FID is also unique in one other way: it’s a field-only metric. It requires a real user to provide an input at a specific time.
If there’s no input, there’s nothing to measure. And a user clicking on the same button at different times will produce a different result. But we’ll get into that in a bit.
For now, it’s important to know that FID is a field-only metric.
That’s the reason Max Potential First Input Delay exists.
Maximum Potential First Input Delay (MPFID) is the worst-case scenario for the delay between a user’s input and the response from the browser. MPFID depends on the length of the longest task running on the main thread.
You can see your MPFID under the “Performance” section of the Lighthouse report.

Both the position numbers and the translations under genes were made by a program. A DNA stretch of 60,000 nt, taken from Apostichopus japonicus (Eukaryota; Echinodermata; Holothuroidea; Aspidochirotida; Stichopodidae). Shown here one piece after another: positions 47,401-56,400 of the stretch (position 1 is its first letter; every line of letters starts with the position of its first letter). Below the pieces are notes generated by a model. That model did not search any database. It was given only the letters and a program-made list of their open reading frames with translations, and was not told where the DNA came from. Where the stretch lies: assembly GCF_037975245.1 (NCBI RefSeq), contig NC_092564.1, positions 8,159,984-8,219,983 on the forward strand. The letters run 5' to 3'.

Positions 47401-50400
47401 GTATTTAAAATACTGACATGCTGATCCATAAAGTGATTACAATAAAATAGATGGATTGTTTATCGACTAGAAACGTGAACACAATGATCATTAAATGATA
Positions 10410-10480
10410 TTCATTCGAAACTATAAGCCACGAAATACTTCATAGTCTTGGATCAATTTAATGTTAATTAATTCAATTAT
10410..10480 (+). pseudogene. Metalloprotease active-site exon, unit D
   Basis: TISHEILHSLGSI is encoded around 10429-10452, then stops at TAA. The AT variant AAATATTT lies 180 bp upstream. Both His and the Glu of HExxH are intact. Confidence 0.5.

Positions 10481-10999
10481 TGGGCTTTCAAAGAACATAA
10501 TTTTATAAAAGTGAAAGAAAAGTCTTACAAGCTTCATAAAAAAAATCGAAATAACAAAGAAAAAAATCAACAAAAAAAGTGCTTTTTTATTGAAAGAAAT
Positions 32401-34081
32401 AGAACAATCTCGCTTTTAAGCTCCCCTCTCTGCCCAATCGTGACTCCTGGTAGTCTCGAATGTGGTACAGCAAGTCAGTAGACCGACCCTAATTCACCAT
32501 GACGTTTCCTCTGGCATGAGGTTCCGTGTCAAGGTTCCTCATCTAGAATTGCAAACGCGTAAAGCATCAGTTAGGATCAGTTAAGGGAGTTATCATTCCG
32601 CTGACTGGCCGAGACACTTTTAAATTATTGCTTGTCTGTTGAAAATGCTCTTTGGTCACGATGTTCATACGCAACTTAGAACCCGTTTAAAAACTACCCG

Again, this metric computes only the worst-case scenario. It does that by analyzing the main thread.
If you don’t know what the main thread is, here’s the TL;DR:
The main thread does the heavy lifting in terms of rendering a page. The browser relies on it for a ton of tasks. Including responding to user interactions.
Okay, back to MPFID.
If we take the longest task on the main thread and imagine a user clicking a button right when the browser starts executing it, we arrive at the worst-case scenario or MPFID.
In the example above, the browser has to wait until Task One (the longest task) is finished before responding to the user input.
Keep in mind that users can click at any other time. In such cases, a different delay will occur. Sometimes there won’t be a delay.
For example, if the user clicks on a button in between tasks, the browser can respond immediately.
That’s why FID can be measured only with real users.
At the same time, MPFID gives you valuable information without needing a real user.
You can easily check your FID with Google’s PageSpeed Insights.